Italy’s Inept Officer

After yesterday’s mammoth Italian Easter feast we thought we couldn’t eat another thing for at least 48 hours, but an invite to drop by at friends for lunch had us pootling upwards to the mountain town of Roccascalegna. As we waited for other friends to arrive we sipped glasses of fizz in the sunshine, and I wondered how considering the temperature difference between us valley dwellers and the mountain men the annual flowers seemed to be at least a week or two ahead of ours.

We ate a fabulous traditional roast washed down with some wine, although I was driving so was on the water, until Graham opened an expensive bottle of Grappa that Kate had brought along; it would have been churlish not to sample it.

Post lunch we sauntered into town and perched ourselves on a table beside the castle for a brief glimpse of the birds taking part in the falconry display. We were about to get tickets to enter the castle for the medieval show, but when we saw there was a queue of people waiting for others to leave before they could go in, we assumed the audience was at its maximum.

So we sat at a bar in town and watched as a large coach navigated the narrow streets: It never ceases to amaze me how they get these huge coaches up these snake-like roads and how the drivers are able to turn them around in less space than I need to do a three point turn in a standard car.


Because of the celebrations, the volume of traffic is immense for this little mountain town; people have come from the surrounding villages and the roads up to the town have become a temporary car park, with Fiat’s double parked on hairpin bends and Ape’s abandoned at odd angles.

AS the celebrations are winding down the coach has arrived to drop off revellers and pick up another load to transport down the mountain. Cars full of occupants are heading home, fifty per cent of the visitors are heading out of the town in the direction of Gessopalena with the remaining travelling towards Altino.

To prevent a bottleneck near the coach a policeman decides to direct traffic, he’s stopping the flow one way to allow the cars travelling in the opposite direction to pass through. This seems a simple solution, but no, as he stops one car another sneaks through, then three sidle over and skirt around the policeman. Very soon chaos ensues, horns honk and he’s struggling to bring some order to the gridlocked street; we on the other hand sit sipping our drinks and watch in amusement.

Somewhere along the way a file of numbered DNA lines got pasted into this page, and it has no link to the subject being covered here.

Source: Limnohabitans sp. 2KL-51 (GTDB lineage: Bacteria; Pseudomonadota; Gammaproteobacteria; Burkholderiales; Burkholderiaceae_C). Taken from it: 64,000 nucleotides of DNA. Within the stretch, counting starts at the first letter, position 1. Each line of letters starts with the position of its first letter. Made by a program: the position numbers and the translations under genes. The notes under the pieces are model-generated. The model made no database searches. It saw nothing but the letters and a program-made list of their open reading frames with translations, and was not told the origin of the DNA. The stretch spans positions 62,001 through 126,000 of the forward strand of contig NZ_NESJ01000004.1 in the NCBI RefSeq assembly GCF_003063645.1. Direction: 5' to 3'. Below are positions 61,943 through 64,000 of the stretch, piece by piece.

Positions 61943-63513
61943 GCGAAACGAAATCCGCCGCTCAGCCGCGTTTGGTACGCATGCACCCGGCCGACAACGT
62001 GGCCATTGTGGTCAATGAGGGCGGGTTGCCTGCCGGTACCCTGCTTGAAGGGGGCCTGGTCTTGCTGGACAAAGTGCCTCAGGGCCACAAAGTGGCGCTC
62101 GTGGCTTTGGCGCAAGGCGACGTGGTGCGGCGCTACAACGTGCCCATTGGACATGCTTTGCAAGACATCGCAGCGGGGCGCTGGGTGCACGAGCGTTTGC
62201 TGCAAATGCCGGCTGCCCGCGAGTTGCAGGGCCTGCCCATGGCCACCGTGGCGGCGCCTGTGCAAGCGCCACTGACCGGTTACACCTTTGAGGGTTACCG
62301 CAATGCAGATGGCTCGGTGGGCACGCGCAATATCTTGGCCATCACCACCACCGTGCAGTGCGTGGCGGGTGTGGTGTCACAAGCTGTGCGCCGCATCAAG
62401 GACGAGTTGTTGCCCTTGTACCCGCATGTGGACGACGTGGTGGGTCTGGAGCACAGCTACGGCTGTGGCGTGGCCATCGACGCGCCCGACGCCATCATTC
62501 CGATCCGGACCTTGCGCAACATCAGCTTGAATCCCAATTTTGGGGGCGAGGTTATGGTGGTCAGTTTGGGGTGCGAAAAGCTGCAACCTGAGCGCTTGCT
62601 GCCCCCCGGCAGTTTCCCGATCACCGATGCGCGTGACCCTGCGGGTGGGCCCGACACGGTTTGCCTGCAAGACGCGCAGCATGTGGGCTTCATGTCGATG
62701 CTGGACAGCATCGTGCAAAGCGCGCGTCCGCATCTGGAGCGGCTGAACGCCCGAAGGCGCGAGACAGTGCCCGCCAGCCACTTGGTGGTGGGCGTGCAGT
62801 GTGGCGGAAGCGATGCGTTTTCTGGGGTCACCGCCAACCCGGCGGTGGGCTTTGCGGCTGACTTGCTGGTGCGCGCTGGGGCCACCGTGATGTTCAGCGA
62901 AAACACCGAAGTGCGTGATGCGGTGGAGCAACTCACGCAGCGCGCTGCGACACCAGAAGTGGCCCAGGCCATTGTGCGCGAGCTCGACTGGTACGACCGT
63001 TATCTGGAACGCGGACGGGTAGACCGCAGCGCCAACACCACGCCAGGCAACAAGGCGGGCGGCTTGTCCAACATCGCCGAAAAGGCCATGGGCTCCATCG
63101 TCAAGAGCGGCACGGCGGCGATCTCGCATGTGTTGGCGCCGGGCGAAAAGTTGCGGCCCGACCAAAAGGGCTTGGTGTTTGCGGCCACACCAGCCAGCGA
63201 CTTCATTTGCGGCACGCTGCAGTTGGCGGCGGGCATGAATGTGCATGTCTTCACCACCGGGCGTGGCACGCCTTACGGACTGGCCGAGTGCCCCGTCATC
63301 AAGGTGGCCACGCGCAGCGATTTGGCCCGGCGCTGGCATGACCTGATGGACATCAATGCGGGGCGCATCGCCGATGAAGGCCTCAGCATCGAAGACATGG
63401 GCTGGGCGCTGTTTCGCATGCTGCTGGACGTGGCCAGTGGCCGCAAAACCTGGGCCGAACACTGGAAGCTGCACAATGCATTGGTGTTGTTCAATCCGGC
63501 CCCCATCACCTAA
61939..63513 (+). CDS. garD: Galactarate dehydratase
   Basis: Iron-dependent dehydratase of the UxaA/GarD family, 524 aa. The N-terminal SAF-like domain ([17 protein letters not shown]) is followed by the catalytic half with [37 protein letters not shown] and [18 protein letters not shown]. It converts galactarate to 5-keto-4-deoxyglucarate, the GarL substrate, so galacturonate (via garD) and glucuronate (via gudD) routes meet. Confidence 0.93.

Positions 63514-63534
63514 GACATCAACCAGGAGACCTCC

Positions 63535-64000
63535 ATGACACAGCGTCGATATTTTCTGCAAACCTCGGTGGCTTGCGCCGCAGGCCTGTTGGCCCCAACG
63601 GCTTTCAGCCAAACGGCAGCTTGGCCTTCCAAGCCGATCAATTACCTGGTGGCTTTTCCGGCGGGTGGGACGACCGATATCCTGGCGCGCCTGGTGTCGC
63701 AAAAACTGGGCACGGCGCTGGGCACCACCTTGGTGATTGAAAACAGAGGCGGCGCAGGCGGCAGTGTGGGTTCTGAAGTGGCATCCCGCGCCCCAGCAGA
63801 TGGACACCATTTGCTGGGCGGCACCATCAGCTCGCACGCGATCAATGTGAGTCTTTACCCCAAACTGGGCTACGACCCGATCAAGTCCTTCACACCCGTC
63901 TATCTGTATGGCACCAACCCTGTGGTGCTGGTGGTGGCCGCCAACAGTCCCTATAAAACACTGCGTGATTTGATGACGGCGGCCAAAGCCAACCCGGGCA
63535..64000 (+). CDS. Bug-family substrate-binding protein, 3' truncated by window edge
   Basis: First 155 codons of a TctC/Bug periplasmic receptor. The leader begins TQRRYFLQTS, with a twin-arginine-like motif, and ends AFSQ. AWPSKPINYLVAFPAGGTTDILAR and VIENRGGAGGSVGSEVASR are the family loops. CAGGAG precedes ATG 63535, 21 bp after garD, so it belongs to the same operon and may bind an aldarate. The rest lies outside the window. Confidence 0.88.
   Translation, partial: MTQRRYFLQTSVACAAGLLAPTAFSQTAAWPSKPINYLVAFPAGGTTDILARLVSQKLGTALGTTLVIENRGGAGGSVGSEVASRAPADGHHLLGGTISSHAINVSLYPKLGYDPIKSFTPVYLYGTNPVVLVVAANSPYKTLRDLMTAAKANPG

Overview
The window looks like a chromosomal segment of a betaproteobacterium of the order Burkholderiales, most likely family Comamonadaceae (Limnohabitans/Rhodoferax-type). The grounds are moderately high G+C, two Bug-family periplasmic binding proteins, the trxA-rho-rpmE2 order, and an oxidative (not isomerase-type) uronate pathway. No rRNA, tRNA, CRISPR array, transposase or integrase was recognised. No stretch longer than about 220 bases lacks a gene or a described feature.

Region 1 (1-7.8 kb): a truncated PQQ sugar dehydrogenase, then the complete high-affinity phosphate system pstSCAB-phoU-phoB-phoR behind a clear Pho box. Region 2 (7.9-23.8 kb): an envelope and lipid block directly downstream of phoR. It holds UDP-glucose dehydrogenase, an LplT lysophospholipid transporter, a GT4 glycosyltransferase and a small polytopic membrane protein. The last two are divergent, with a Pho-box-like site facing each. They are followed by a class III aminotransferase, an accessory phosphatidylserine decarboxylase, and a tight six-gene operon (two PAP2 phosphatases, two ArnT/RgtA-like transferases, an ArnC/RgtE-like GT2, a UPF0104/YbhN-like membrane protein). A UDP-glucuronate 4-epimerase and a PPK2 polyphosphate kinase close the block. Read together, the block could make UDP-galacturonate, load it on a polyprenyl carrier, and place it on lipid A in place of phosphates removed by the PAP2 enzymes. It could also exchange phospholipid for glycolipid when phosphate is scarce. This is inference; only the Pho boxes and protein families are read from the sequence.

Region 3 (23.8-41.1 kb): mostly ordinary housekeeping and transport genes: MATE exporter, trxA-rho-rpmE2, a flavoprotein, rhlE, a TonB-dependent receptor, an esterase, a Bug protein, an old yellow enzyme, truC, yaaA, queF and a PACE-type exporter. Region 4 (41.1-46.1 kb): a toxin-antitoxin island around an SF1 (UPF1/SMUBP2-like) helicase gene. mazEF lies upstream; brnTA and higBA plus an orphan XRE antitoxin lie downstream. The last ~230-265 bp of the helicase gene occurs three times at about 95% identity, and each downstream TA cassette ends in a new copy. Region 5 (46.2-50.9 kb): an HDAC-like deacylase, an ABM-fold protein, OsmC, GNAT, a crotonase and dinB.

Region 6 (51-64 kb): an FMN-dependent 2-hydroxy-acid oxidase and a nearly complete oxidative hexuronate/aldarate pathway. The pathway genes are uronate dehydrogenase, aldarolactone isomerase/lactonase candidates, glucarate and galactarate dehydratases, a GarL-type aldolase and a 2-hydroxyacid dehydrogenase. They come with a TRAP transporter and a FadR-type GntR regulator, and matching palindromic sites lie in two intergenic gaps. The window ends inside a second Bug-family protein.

Suddenly there’s a distraction and someone over by the coach falls over: Yes I know you shouldn’t laugh when folks fall in the street, but I can’t help it.

The policeman rushes over and we see that the man who has fallen has nothing damaged but his pride, suddenly with no one to direct them, the drivers sort themselves out and the traffic flows smoothly until there’s only a handful of cars left on the street. The policeman returns from the fallen man and scratches his head, wondering where all the cars have gone. We however laugh loudly at his ineptness and order another drink.

Road Phantoms

There’s a strange phenomenon in Italy that I’ve started to notice more and more recently. Spectral traffic. Ghost cars.

You can be driving down a lane and look in the rear view mirror and from nowhere a car appears behind you, you check again and it’s still there pootling behind you. You can continue along the road where there are no junctions, no drives or side roads and you look up again and the car that was behind you has vanished.

This can happen on the straightest of roads, not just the weaving lanes. Today I drove past the WWF Serranella visitor centre and there was no traffic on the road other than me, I came around a bend and looked in my rear view mirror and suddenly there was a black Fiat panda behind me. The car wasn’t travelling very fast and the driver had no intention of overtaking me. WE continued up the straight road through Breccaio, past the houses onto the unpopulated portion of this undeviating road and when I looked up the panda was gone. There was nowhere it could have turned off, it hadn’t pulled over and the road behind me was empty.